To avoid decline, he said America should obey following advice, “Don’t do what you are doing now.” Ironically, instead of calling for changes, Krauthammer pretty much calls for maintaining the status quo of the Bush administration. According to him, America should not reduce its military spending, America should deploy a missile defense system in Eastern Europe, America should send more troops to Afghanistan, and America should continue to believe that the West was “in a global mortal struggle with jihadism.” Apparently, Krauthammer believed that the decline just started in the Obama administration. Before that, everything was fine.

Krauthammer notes that America had a choice. It could either spend its money on its military, or it could spend its money on things like health care and education. In the Bush and Obama administrations, America decided to put more emphasis on military spending while Europe chose to put more emphasis on health care and education. Krauthammer acknowledged there were some benefits to spending more money on education and health care, as such a system had more decency and equality. On the other hand, Krauthammer said that America would suffer from “diminished social mobility, higher unemployment, less innovation, less dynamism and creative destruction, less overall economic growth” if it adopted that system. Unfortunately, Krauthammer never explains why spending more money on education and health care leads to lower social mobility, higher unemployment, and lower economic growth. Perhaps he just made that up.

America spends close to $1 trillion on its defense. That’s ridiculous. America does not need to spend nearly that much money to defend itself. We have nuclear weapons. As long as we retain that deterrent, other countries will be very reluctant to attack us. I would rather spend more money on things like infrastructure. I don’t think we need to spend more money on health care or education. We already spend enough on education and we spend too much on health care.

Krauthammer says many other countries “welcome our presence” as a “guarantor of their freedom.” Of course they do. They’re smart. They like having us pay for their defense.

“For the Europeans there really is a peace dividend, because we provide the peace,” said Krauthammer. “But for America it’s different. If we choose the life of ease, who stands guard for us?”

For some reason, Krauthammer seems perfectly happy with the idea that America should provide for the defense for Europe. Personally, I wonder why Krauthammer is so concerned in the welfare of Europe. While they get to spend their money on health care and education, we have to spend more of our money on our military to defend them. This is a great deal for Europe. I’m not sure why this is so great for America. The interesting thing is that Krauthammer is Jewish. I thought Jews were supposed to be angry with Europe after the Holocaust. Perhaps Krauthammer doesn’t believe that the Holocaust really happened.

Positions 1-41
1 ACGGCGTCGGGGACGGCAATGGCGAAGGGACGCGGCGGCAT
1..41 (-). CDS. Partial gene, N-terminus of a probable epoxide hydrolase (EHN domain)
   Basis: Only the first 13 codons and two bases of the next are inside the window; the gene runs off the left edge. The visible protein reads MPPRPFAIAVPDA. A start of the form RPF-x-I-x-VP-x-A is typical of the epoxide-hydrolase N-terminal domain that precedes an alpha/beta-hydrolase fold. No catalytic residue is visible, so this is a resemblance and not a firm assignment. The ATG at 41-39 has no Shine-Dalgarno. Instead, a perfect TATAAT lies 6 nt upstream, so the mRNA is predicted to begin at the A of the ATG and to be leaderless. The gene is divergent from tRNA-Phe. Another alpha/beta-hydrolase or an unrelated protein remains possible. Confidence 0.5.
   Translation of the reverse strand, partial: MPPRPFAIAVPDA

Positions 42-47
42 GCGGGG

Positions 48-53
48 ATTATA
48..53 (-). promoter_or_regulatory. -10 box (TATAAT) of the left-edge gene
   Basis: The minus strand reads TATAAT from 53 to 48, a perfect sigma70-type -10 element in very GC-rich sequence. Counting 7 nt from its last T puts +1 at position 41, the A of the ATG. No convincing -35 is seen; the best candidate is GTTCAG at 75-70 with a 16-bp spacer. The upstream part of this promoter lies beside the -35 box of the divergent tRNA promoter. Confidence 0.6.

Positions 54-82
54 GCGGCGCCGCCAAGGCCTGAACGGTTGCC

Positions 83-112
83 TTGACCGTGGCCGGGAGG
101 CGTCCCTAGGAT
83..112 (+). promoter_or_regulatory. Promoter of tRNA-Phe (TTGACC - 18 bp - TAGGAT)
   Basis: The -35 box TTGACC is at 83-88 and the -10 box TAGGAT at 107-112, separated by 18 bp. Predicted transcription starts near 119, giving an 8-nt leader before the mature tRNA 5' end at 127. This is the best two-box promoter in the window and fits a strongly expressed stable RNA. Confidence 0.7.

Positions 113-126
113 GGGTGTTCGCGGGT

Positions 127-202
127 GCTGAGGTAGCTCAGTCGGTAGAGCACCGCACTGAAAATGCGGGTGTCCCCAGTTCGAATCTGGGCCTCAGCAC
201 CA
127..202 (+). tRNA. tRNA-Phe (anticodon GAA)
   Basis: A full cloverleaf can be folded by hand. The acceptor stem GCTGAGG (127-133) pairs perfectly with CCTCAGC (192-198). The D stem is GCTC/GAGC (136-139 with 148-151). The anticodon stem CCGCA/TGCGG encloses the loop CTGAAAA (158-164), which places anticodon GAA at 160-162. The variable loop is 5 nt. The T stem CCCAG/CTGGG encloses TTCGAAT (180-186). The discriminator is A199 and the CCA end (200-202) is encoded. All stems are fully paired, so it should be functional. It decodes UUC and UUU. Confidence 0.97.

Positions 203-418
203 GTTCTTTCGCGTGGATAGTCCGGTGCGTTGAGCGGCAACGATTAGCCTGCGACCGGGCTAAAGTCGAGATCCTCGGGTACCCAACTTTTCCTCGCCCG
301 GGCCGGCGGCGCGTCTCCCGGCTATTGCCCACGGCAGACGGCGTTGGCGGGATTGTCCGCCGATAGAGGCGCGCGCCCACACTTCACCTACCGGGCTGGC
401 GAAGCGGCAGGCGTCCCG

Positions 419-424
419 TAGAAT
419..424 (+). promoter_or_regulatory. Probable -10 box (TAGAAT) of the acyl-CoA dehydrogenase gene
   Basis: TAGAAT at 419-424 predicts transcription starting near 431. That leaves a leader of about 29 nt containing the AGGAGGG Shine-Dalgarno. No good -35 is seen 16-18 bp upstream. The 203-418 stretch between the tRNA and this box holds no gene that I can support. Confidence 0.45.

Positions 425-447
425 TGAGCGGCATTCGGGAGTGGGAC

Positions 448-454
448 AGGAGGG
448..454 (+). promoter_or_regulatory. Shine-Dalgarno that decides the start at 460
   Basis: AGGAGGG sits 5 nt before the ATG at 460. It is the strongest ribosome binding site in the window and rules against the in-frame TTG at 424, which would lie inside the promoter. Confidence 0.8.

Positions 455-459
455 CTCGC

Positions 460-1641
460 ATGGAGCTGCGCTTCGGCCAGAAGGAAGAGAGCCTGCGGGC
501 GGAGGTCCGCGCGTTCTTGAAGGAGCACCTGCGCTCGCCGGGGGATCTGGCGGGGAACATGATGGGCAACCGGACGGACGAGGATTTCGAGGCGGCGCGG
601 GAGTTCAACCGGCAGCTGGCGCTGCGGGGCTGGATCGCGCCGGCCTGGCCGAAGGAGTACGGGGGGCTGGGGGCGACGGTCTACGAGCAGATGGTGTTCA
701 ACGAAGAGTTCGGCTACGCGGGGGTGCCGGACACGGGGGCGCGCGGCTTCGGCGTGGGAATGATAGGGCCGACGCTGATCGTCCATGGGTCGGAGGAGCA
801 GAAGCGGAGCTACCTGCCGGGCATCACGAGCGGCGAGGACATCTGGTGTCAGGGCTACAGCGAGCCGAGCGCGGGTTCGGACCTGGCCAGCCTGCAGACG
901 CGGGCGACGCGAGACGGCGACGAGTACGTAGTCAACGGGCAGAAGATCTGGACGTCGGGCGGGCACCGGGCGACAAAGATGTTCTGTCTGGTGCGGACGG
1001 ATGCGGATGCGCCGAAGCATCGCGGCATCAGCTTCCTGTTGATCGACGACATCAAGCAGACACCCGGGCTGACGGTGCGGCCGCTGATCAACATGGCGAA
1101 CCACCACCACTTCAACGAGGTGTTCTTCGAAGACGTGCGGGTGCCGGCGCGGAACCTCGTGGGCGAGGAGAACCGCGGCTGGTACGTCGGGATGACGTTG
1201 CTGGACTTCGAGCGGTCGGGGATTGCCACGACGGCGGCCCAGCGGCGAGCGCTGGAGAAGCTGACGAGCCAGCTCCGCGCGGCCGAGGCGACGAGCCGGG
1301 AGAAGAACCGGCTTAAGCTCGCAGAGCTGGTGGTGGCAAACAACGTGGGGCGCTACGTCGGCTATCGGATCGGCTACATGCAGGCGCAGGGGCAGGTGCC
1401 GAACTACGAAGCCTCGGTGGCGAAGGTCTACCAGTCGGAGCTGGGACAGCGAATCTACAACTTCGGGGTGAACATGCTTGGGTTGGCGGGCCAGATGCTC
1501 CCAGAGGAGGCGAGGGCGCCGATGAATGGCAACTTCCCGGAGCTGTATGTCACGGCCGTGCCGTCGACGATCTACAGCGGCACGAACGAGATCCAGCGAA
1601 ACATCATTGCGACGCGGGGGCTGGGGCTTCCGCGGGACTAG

In fairness to Krauthammer, he does have some new ideas, or at least some ideas that weren’t tried during the Bush administration. He argued that America should reduce its budget deficit and its trade deficit. To reduce the trade deficit, Krauthammer suggested that we reduce the amount of oil we import, as oil imports account for 66% of our trade deficit. To reduce the amount of oil we use, he said we should impose a gas tax. Ironically, that is an idea that most liberals would approve of. On the other hand, he also wants to expand offshore drilling. That is not an idea that liberals would agree with. For the record, on this issue, I agree with Krauthammer, although I am more optimistic about extracting natural gas and oil from shale rock than I am about the offshore drilling. Expanding domestic sources of oil and gas production would provide jobs, boost tax revenue, and reduce our trade deficit. America desperately needs those three things now.


After the Cold War ended, Krauthammer famously declared the beginning of a new era of American dominance in world affairs. He referred to this era as our unipolar moment. Unfortunately, we haven’t done so well in this era. There is a reason why Krauthammer, and a bunch of other people, are writing articles about the decline of America. This is all very scary for Krauthammer.

“Do we really want to live under unknown, untested, shifting multipolarity?” he asked.

Like it or not, we are already living in a multipolar world. Despite Krauthammer’s protestations to the contrary, the rest of the world has already begun to form alliances to protect themselves against America. Of course, America isn’t the only reason why they are forming these alliances. They are also forming alliances to protect themselves against other hostile actors, such as Europe. They just haven’t formed military alliances, at least not yet.

They haven’t formed military alliances because they don’t need to. The circumstances in the world have changed since the dawn of the nuclear era. Going to war against a country with nuclear weapons does not make sense. Even ignoring nuclear weapons, the costs of conventional warfare has become prohibitive (it’s too bad our policymakers haven’t realized this). In addition, the success of the insurgency tactics (for example, during the Vietnam War) also provides a deterrent against aggression (again, it’s really too bad our policymakers haven’t realized this).